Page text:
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ERIC Number: ED176652
Record Type: RIE
Publication Date: 1978-Aug
Pages: 315
Abstractor: N/A
Reference Count: 0
A Study of Three-Year Curricula in U.S. Medical Schools.
Beran, Robert L.; Kriner, Richard E.
The reduction of traditional medical curricula from four to three years by many medical schools in the U.S. since approximately 1969--a major experiment in medical education--was studied. The effects on the institutions and medical programs were examined by analyzing the information regarding: (1) the school's decision to convert to a three-year program, (2) the process by which such programs were adopted and conducted, (3) the attitudes toward the program by the school administration, department chairman, faculty, and students, (4) graduate appraisals, (5) the curricular characteristics, and (6) the comparative nature of financial, admissions, student, and related institution variables with those of selected schools conducting four-year programs. Study schools were classified on the basis of their provision of a required or optional program. Further distinction was made for old schools and new schools. A total of 18 institutions participated in the project. Data were derived primarily from: the study schools, the Institutional Profile System (IPS) maintained by the Association of American Medical Colleges, the survey instrument developed for the study, and the institutional site visits to 16 schools. It was found that the major impetus for change to a three-year program came from the deans or the administrative staff and major opposition came from the medical basic science department chairman. Included are the questionnaire, questionnaire responses, and several tables and charts. (LC)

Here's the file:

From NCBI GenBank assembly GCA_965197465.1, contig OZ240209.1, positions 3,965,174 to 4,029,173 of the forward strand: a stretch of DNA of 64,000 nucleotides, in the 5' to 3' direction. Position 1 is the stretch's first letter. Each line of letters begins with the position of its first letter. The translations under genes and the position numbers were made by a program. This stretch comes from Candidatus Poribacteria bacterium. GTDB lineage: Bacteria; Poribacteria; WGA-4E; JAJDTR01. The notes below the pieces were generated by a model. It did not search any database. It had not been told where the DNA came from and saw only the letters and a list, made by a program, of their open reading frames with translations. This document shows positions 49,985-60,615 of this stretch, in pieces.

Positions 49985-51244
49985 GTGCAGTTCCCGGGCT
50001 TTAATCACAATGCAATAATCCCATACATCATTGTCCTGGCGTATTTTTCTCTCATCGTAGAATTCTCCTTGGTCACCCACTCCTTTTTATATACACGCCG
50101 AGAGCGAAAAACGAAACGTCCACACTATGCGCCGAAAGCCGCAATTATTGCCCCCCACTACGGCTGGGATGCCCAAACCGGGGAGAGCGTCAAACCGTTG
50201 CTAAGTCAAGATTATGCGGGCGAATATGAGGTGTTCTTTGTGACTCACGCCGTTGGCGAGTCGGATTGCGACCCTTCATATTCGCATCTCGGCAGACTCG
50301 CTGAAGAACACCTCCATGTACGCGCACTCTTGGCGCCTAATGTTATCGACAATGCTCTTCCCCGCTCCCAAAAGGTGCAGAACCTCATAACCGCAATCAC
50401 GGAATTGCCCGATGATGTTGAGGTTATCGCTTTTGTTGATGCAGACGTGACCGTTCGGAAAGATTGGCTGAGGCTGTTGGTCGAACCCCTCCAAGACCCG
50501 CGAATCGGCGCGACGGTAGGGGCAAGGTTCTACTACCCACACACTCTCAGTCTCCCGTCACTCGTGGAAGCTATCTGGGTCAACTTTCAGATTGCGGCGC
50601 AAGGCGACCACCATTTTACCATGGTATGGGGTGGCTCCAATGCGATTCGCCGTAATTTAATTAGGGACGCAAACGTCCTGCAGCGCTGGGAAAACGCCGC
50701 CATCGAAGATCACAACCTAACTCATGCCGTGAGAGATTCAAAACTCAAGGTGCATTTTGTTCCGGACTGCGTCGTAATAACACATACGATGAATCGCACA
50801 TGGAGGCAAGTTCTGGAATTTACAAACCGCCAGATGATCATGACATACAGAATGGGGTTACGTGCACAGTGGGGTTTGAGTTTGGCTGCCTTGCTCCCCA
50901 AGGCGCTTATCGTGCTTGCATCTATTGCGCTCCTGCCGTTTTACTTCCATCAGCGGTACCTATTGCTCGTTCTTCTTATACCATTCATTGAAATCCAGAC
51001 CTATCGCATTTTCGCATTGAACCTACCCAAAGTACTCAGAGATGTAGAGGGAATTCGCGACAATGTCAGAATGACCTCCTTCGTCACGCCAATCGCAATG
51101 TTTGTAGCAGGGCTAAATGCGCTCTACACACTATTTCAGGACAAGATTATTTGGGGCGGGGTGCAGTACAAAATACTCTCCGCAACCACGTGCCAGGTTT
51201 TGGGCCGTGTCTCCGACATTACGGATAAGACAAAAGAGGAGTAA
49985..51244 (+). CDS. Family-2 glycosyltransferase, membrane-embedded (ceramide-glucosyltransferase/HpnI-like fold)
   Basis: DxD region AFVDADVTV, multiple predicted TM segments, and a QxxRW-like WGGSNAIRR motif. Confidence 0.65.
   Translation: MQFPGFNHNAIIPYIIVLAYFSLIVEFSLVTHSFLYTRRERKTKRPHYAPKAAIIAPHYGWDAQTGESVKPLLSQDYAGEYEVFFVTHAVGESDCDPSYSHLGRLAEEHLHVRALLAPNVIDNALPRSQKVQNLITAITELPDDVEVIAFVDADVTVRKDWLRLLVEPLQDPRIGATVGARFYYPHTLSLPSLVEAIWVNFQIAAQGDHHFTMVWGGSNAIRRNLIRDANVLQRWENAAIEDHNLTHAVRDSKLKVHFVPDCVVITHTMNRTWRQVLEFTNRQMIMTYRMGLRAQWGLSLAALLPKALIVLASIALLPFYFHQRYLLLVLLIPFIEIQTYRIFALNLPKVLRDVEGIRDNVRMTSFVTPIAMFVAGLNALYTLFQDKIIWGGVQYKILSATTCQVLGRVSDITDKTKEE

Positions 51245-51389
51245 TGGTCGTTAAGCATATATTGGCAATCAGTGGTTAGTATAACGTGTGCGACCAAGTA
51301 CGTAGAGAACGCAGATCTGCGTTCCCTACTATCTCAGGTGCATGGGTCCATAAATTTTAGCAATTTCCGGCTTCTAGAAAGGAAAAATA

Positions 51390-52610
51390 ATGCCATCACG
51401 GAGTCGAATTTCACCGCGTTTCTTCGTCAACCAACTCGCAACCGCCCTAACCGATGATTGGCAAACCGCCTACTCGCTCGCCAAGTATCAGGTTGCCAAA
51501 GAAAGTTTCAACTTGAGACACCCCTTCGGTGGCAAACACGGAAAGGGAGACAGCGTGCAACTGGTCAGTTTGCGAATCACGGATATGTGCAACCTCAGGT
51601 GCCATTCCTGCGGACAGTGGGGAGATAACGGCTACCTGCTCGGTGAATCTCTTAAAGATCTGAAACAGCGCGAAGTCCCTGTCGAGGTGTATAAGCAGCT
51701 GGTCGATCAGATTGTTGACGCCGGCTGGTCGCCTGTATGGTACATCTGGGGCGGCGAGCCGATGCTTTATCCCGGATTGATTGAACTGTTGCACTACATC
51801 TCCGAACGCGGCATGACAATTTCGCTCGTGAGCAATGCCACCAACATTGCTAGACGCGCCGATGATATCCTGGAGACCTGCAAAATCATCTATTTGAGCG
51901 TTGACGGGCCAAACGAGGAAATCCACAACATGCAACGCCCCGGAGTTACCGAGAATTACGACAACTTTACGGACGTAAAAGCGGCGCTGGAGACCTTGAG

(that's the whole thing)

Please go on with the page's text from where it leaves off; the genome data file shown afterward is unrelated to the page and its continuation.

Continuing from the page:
Publication Type: Reports - Research; Tests/Questionnaires
Education Level: N/A
Audience: N/A
Language: English
Sponsor: Health Resources Administration (DHEW/PHS), Bethesda, MD. Bureau of Health Manpower.
Authoring Institution: Association of American Medical Colleges, Washington, DC.